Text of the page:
Residents of the Broadmead retirement community woke up yesterday morning to discover they had no water. Edna Devereux, who had started her day with a water aerobics class, was in it up to her neck.
"Ironic, isn't it," Mrs. Devereux said. "Of course, we couldn't take our after-aerobics shower."
The water outage was caused by a rupture in a 30-inch water main underneath York Road, just south of Shawan Road in Cockeysville, Sunday night.
When city and county workers arrived at the site around 9:30 p.m. Sunday, water was gushing up both sides of York Road about 100 feet south of the Shawan Road intersection. The muddy water flowed over the east side curb and ran down the parking lot of the Hunt Valley Shopping Center on York Road.
The rupture created a 2-foot-square hole in the side of the water main and caused a 40-foot section of the roadway to collapse.
Utility crews labored yesterday to replace a 20-foot section of the concrete pipe. Repairs on the road could take several days, workers said.
Workers at the scene said the break was probably caused by a weakened section of the pipe. But the exact cause of the rupture is not clear, said James L. Kapplin, city public works spokesman. However, water main breaks such as this are normal for the city's aging water system, parts of which are more than 100 years old, he said.
"It can be just old pipe crumbling; it could be caused from ground giving way and another pipe falling onto the water main, it could happen when construction crews accidentally break into a main," Mr. Kapplin said.
The particular water main that ruptured Sunday night was installed in 1973, Mr. Kapplin said. The break disrupted service from the Shawan Road intersection north to the Loveton Business Center and the Loveton Farms residential community. In between, the North Park Business Center and Broadmead also lost water service.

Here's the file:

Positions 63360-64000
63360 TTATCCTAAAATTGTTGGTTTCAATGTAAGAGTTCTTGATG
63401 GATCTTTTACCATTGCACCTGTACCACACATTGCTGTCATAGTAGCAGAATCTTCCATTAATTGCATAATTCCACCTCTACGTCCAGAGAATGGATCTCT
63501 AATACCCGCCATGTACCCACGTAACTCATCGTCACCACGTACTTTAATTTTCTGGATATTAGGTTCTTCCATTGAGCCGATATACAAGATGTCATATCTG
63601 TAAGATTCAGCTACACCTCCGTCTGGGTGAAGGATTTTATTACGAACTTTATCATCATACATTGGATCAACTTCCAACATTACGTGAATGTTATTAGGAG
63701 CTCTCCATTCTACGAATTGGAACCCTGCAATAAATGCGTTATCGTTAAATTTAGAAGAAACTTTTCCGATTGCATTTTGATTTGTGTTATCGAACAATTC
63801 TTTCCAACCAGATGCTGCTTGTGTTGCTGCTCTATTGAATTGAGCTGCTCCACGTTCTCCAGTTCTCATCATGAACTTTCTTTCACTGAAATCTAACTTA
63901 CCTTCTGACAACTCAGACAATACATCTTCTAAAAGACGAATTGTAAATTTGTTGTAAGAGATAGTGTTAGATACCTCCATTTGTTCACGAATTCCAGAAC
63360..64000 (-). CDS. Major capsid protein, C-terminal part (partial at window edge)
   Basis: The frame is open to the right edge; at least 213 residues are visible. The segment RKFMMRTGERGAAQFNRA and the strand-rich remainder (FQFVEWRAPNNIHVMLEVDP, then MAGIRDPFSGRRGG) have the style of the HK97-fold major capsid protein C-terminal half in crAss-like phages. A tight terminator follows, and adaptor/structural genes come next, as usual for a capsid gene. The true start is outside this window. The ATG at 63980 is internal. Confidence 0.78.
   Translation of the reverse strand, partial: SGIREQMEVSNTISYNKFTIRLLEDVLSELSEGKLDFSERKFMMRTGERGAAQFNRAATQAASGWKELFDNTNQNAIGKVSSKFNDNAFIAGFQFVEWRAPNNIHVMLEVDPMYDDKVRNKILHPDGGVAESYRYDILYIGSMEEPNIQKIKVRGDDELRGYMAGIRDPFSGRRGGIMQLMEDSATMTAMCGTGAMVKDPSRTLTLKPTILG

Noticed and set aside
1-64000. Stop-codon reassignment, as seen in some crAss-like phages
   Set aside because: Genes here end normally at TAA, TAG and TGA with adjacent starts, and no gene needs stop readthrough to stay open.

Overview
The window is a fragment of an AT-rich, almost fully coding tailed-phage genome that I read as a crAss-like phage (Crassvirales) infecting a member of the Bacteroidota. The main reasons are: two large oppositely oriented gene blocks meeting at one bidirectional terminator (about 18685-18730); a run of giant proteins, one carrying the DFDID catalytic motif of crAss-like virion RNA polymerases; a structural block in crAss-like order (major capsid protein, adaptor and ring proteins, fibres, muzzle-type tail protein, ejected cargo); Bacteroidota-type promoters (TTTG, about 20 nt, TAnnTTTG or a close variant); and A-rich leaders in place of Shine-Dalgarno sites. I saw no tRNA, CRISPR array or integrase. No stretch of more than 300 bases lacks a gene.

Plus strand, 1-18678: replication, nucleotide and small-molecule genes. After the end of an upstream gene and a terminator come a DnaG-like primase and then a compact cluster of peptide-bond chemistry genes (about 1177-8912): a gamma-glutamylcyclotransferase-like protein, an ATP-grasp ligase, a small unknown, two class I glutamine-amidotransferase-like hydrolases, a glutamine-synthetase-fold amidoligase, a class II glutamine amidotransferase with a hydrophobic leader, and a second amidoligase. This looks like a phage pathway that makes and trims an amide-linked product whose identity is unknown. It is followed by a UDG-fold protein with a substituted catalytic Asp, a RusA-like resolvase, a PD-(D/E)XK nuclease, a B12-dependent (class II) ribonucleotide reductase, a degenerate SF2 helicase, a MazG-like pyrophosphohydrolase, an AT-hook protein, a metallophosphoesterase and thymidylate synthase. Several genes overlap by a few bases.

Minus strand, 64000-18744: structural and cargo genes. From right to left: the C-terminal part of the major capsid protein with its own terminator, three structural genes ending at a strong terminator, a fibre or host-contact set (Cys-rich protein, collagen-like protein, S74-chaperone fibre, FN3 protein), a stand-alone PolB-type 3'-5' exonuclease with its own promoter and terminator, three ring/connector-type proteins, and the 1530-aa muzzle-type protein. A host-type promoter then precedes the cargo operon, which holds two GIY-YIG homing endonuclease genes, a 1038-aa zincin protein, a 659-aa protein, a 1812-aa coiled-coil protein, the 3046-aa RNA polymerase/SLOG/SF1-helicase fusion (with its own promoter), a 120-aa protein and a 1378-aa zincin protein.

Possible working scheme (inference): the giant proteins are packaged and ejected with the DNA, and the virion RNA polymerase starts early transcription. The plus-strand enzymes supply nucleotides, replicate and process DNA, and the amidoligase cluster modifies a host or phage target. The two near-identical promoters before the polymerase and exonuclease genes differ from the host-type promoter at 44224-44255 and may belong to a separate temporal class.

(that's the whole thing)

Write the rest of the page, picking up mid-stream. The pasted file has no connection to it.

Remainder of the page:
Baltimore public works officials said they expected water service to about 600 customers who were affected by the break would resume by sunrise today.
(Baltimore City operates the water system that provides service to the city, Baltimore County, most of Howard County and the northern portion of Anne Arundel County.)
In Broadmead's community center yesterday morning, residents went about their normal routine, sometimes joking with one another about the water outage, at other times making worried ** inquiries about how friends in the community were getting along.
Standing in front of the bulletin board, Mrs. Devereux, her walking cane hung over one arm, used her free hand to sign up for a bus trip to Cylburn Park.
"We're pretty hardy people here, so it won't be a problem for us," Mrs. Devereux said.
Broadmead, which opened 13 years ago, occupies 80 acres on the east side of York Road slightly north of Shawan Road. The 242 one-story apartments, arranged in about 20 square U-shaped clusters, are home for 410 elderly residents.
"The people have been real good about this," said Richard F. Compton, executive director of Broadmead. "We've had no complaints from the residents. In fact, we've had residents asking if we needed them to go find some drinking water."
Mr. Compton said the retirement community purchased about 100 gallons of bottled water early yesterday morning. Much of it was sent to the community's nursing center so patients could take medication.
Mr. Compton said the retirement community had about 4,000 gallons of reserve water on hand and could get more from a spring house on the property. He said each apartment cluster got a 20-gallon barrel of water which residents could use for flushing toilets.